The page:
Dún Laoghaire Living Streets proposal is “in the balance” with fear of project being watered down

Comment & Analysis: Dún Laoghaire Living Streets proposal is “in the balance” and “very tight” according to local campaigners who are supporting the changes.

A large local campaign of support has been carried out by residents and supporting councillors, but it is feared that regardless of the public consultation (which ends at midnight tonight) support the numbers of councillors might not add up.

Support for the project includes but goes beyond “cyclists” and definitely beyond “cycling campaigners”. It includes residents who want to see a nicer town centre and parents who want safer streets for their children to get to school on foot or bike.

Generally, people who want to see their area made safer and more enjoyable. Those who can see that this has worked elsewhere and will work locally, and aren’t willing to buy into the claims of impending doom.

The plan includes pedestrianisation of parts of George’s Street Lower, Sussex Street and Convent Road and a low-traffic area created by using modal filters in an area bounded by George’s Street, Glenageary Rd Lower and York Road (see map below).

The Dún Laoghaire Living Streets is using the Part 8 planning process which requires councillors to vote on the plan. The big fear is that there may not be enough support for the project from Fine Gael which is the largest party on the 40-seat council.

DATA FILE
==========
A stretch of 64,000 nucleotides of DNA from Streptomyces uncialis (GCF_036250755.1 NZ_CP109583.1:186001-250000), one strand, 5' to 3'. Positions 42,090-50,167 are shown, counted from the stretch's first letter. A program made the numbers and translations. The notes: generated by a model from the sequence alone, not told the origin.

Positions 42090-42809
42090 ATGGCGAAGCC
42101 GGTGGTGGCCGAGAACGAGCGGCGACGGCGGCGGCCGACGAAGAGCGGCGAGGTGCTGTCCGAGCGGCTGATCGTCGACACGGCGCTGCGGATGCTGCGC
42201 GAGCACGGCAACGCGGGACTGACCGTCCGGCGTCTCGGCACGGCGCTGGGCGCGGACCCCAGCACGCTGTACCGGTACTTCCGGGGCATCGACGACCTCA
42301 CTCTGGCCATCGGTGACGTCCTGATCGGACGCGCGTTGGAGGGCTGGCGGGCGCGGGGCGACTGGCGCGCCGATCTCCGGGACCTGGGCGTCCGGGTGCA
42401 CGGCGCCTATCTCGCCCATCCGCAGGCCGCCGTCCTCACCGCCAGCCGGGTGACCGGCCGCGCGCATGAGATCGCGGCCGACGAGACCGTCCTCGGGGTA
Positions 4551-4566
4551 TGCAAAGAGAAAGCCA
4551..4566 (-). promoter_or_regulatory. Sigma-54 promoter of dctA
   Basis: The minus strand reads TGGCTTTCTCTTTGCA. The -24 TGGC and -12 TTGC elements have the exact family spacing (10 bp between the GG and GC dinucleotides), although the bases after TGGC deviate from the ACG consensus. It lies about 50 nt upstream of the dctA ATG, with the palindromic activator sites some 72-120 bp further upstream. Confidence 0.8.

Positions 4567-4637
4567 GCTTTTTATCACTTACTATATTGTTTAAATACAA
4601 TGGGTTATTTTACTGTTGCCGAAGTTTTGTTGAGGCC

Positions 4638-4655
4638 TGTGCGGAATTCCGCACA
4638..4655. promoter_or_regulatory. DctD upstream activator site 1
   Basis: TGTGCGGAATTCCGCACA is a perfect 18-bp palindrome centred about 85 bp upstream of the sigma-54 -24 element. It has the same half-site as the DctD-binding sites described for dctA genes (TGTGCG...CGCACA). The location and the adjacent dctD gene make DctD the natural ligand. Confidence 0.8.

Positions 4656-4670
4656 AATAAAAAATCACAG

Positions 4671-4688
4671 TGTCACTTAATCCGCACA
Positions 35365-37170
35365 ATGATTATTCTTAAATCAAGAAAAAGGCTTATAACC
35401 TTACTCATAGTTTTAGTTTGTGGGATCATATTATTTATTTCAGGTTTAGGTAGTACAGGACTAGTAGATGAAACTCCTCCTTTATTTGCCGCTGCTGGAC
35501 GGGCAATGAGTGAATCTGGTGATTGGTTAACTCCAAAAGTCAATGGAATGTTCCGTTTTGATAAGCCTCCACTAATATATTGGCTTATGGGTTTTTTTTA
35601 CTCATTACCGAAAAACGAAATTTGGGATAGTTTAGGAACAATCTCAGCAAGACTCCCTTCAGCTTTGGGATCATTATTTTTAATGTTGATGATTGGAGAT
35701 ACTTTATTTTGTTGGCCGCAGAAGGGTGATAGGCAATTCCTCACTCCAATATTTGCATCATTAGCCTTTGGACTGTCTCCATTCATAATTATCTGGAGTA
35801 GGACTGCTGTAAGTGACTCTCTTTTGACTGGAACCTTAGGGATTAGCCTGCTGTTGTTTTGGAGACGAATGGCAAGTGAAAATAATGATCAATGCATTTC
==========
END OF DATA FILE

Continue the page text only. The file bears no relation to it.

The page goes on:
A key worry is that there might be an attempt to water down the project to the point of making it weak tea but where some councillors will still try to claim to be supportive. Few councillors in any of the four Dublin councils are now willing to be openly against liveable street projects, even the ones who keep voting against projects keep saying they are supportive.

Dún Laoghaire voters might not be very forgiving of councillors siding with the people who are pushing against the plan including a mixed bag of people which ranges from quiet conspiracy theorists sounding reasonable even on Twitter until it is found that they were liking off-the-wall tweets, and others who are willing to shout at doctors in public meetings. Of course, there’s a base there for some councillors to get votes from, but it’s a riskier game in Dún Laoghaire than it is elsewhere.

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While the Dún Laoghaire-based Fine Gael Cllr Lorraine Hall is openly supporting the project, others in her party have tried to make a name for themselves by “standing up for motorists” or playing both sides, and it’s unclear how a majority of the Fine Gael’s 13 councillors will turn.

There’s a similar mix of views among Fianna Fáil’s 7 councillors but with nearly less than half of the numbers.

The majority of the Labour Party’s six councillors are more likely to be supportive, and the Green’s six are even more sure things at supporting it. Social Democrats’s Cllr Dave Quinn is also likely to support the project.

The six independents are more of wild cards while People Before Profit’s Melisa Halpin has come out against core parts of the project and is playing the old game of saying she supports it while campaigning against it.